By Coleman Jackson, Attorney, Certified Public Accountant
August 21, 2019
Ever heard of the Fixing America’s Surface Transportation (FAST) Act of 2015? Well, under FAST the IRS has the authority to notify the State Department of taxpayers certified as owing the federal government. A significant tax debt is currently defined as a delinquent tax bill of $52,000 or more. The FAST requires the State Department to revoke the delinquent taxpayer’s U.S. passport and limit the taxpayer’s ability to travel outside the United States.
Taxpayer’s who intend to travel outside the United States must negotiate with the IRS to get the delinquent tax certification lifted. Until that happens the taxpayer could become stranded outside of the U.S. with a revoked passport, or be blocked receiving a passport for the first time or on renewal leaving them unable to travel out of the country for any reason.
The IRS has identified several ways taxpayers can avoid having the IRS notify the State Department of their seriously delinquent tax debt as follows:
- Paying the tax debt in full;
- Paying the tax debt timely under an approved installment agreement;
- Paying the tax debt timely under an accepted offer in compromise;
- Paying the tax debt timely under the terms of a settlement agreement with the Department of Justice;
- Having a pending collection due process appeal with a levy; or
- Having collection suspended because a taxpayer has made an innocent spouse election or requested innocent spouse relief.
The practical tip: taxpayers who have to travel abroad must responsibility deal with their federal tax obligations long before they need to travel; because other than option one, above (paying the tax debt in full), the suggested options take months and some of them even take years to resolve in negotiations with the IRS.
The following types of taxpayers have been exempted from the delinquent taxpayer certification requirements under FAST:
- Taxpayers in bankruptcy proceedings;
- Identity Theft Victims;
- Taxpayers whom the IRS has deemed non-collectible;
- Taxpayers located within a federal declared disaster area;
- Taxpayers with pending Installment Agreement request;
- Taxpayers with pending Offer in Compromise with the IRS; or
- Taxpayers with an IRS accepted adjustment that will satisfy the debt in full; and
- Taxpayer’s serving in a combat zone is not exempt from the certification rules, but the certification is postponed while they do their tour of duty in the combat zone.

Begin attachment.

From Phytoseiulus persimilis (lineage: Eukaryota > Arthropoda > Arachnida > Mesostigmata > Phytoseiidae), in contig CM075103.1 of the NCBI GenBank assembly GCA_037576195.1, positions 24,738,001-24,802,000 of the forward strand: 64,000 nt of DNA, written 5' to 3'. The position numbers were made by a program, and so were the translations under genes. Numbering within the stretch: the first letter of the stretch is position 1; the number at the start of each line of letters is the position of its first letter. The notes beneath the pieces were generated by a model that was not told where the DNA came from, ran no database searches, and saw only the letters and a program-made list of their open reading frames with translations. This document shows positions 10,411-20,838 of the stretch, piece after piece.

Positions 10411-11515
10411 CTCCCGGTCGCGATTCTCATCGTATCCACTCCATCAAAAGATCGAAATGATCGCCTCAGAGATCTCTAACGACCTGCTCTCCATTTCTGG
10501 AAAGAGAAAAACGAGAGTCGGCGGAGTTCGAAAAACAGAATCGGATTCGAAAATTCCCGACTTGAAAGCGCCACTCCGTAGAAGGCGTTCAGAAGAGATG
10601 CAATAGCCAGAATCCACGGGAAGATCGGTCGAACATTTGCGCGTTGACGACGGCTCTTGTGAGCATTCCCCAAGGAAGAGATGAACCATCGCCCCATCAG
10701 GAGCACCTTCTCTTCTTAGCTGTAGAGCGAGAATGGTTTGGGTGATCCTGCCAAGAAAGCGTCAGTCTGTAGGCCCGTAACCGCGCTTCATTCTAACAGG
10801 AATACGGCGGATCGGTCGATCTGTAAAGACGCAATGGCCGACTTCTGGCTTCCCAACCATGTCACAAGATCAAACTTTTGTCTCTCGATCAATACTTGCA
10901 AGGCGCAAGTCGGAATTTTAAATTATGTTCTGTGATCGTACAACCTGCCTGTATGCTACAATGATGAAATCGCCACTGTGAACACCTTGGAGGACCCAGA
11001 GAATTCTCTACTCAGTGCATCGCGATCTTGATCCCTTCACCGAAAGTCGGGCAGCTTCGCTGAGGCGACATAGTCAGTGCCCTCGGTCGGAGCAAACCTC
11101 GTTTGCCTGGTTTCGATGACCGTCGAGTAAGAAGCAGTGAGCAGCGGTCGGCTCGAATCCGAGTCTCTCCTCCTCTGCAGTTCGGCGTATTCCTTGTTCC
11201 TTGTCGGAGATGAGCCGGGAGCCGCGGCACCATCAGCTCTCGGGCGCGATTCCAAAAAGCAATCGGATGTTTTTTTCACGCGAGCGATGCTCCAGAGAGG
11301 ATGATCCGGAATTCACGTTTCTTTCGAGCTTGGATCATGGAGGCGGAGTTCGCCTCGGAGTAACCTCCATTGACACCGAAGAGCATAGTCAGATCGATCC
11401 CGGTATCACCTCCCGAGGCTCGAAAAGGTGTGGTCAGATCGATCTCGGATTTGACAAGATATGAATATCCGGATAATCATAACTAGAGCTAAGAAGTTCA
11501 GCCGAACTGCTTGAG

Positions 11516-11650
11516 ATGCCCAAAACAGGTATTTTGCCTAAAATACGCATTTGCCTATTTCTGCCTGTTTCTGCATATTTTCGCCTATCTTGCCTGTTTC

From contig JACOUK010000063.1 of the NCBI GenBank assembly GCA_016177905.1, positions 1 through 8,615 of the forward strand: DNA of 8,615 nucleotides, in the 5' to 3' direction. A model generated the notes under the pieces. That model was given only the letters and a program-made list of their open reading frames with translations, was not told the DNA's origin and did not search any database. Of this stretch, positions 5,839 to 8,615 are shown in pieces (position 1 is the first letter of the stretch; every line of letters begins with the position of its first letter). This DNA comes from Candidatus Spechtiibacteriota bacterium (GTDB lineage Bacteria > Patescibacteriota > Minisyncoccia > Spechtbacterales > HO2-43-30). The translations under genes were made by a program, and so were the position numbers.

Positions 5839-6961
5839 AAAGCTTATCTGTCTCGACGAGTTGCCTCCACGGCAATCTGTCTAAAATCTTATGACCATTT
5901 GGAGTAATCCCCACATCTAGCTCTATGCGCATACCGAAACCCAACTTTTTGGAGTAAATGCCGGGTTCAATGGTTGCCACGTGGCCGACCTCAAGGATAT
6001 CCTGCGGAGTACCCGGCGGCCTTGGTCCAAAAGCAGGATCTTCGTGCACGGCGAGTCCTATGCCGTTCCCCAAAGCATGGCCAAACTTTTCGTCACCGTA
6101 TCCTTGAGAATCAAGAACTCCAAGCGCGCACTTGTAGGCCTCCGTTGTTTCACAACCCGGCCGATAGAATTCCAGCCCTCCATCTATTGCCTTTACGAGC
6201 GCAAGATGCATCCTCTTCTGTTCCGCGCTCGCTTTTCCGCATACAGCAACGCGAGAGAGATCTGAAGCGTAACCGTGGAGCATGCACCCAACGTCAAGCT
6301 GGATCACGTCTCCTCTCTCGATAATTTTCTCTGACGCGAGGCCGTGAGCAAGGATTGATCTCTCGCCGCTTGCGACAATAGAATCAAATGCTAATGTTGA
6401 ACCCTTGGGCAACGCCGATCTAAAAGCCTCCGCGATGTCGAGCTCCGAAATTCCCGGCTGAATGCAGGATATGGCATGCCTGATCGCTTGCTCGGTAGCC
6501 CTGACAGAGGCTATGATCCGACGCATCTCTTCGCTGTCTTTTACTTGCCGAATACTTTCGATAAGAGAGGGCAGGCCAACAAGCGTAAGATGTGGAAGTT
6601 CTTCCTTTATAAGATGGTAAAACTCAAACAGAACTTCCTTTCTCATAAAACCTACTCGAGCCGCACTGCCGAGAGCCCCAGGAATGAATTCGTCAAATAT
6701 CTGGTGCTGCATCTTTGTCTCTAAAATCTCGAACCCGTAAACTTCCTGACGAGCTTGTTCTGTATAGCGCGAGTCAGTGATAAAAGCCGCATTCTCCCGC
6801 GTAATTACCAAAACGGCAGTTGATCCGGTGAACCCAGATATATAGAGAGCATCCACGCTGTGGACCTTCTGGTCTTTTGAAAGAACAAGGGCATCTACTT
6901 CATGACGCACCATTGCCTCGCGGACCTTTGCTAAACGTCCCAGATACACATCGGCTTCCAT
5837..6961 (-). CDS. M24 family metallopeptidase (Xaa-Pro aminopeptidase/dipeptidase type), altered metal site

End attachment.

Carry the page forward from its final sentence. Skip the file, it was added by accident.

Taxpayers with plans to travel abroad simply need to be aware of the fact that their plans can be totally upended if they owe the federal government $52,000 or more in back taxes. The $52,000 could be owed on personal income taxes or business taxes where the individual taxpayer has been found be to be a responsible party, such as in payroll taxes with respect to the trust fund penalty that usually applies to delinquent taxpayer who owns the business or even employees of the business responsible for deciding what vendors and suppliers get paid and when. Also the $52,000 certification threshold can be reached for a single tax period or multiple tax periods combined. Example No 1, the taxpayer owes the IRS $2,000 for 2009, $14, 000 for 2015, and $40,000 for 2018. In this example the taxpayer is seriously delinquent and the IRS under FAST can certify them as seriously delinquent to the U.S. State Department. Example No. 2, the taxpayer owns a windmill manufacturing company with twenty employees; their business slowed to a whisper in the third quarter 2019 and the business owner decided to pay office rent, utilities, employees and suppliers and not the IRS payroll taxes. The IRS learns of this decision and finds the owner the responsible party under the germane tax section and access a $52,000 trust fund penalty on the owner. In this case, the owner/taxpayer could be certified by the IRS as a seriously delinquent taxpayer under FAST. The owner’s passport could be revoked or their passport renewal could be denied by the U.S. State Department.
This law blog is written by the Taxation | Litigation | Immigration Law Firm of Coleman Jackson, P.C. for educational purposes; it does not create an attorney-client relationship between this law firm and its reader. You should consult with legal counsel in your geographical area with respect to any legal issues impacting you, your family or business.
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